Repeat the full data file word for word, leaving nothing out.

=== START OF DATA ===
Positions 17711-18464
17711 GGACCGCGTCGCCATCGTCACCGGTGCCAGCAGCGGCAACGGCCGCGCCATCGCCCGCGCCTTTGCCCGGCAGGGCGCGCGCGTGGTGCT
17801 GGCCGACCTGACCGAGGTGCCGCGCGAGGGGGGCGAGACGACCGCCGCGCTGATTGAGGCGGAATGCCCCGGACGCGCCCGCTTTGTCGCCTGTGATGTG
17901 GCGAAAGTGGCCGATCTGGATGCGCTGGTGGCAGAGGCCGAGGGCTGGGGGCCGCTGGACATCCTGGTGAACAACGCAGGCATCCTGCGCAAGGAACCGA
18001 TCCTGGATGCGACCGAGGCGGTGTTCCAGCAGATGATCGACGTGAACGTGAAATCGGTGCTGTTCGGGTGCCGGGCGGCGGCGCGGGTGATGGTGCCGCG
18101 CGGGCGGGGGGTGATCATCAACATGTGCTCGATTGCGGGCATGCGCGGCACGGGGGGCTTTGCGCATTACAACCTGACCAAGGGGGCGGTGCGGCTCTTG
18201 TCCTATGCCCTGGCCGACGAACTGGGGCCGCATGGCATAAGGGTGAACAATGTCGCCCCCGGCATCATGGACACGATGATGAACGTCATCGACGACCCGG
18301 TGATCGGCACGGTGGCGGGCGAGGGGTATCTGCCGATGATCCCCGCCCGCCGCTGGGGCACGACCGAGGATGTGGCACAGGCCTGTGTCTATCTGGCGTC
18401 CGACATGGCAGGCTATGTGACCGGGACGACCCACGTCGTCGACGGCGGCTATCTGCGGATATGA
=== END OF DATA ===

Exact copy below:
Positions 17711-18464
17711 GGACCGCGTCGCCATCGTCACCGGTGCCAGCAGCGGCAACGGCCGCGCCATCGCCCGCGCCTTTGCCCGGCAGGGCGCGCGCGTGGTGCT
17801 GGCCGACCTGACCGAGGTGCCGCGCGAGGGGGGCGAGACGACCGCCGCGCTGATTGAGGCGGAATGCCCCGGACGCGCCCGCTTTGTCGCCTGTGATGTG
17901 GCGAAAGTGGCCGATCTGGATGCGCTGGTGGCAGAGGCCGAGGGCTGGGGGCCGCTGGACATCCTGGTGAACAACGCAGGCATCCTGCGCAAGGAACCGA
18001 TCCTGGATGCGACCGAGGCGGTGTTCCAGCAGATGATCGACGTGAACGTGAAATCGGTGCTGTTCGGGTGCCGGGCGGCGGCGCGGGTGATGGTGCCGCG
18101 CGGGCGGGGGGTGATCATCAACATGTGCTCGATTGCGGGCATGCGCGGCACGGGGGGCTTTGCGCATTACAACCTGACCAAGGGGGCGGTGCGGCTCTTG
18201 TCCTATGCCCTGGCCGACGAACTGGGGCCGCATGGCATAAGGGTGAACAATGTCGCCCCCGGCATCATGGACACGATGATGAACGTCATCGACGACCCGG
18301 TGATCGGCACGGTGGCGGGCGAGGGGTATCTGCCGATGATCCCCGCCCGCCGCTGGGGCACGACCGAGGATGTGGCACAGGCCTGTGTCTATCTGGCGTC
18401 CGACATGGCAGGCTATGTGACCGGGACGACCCACGTCGTCGACGGCGGCTATCTGCGGATATGA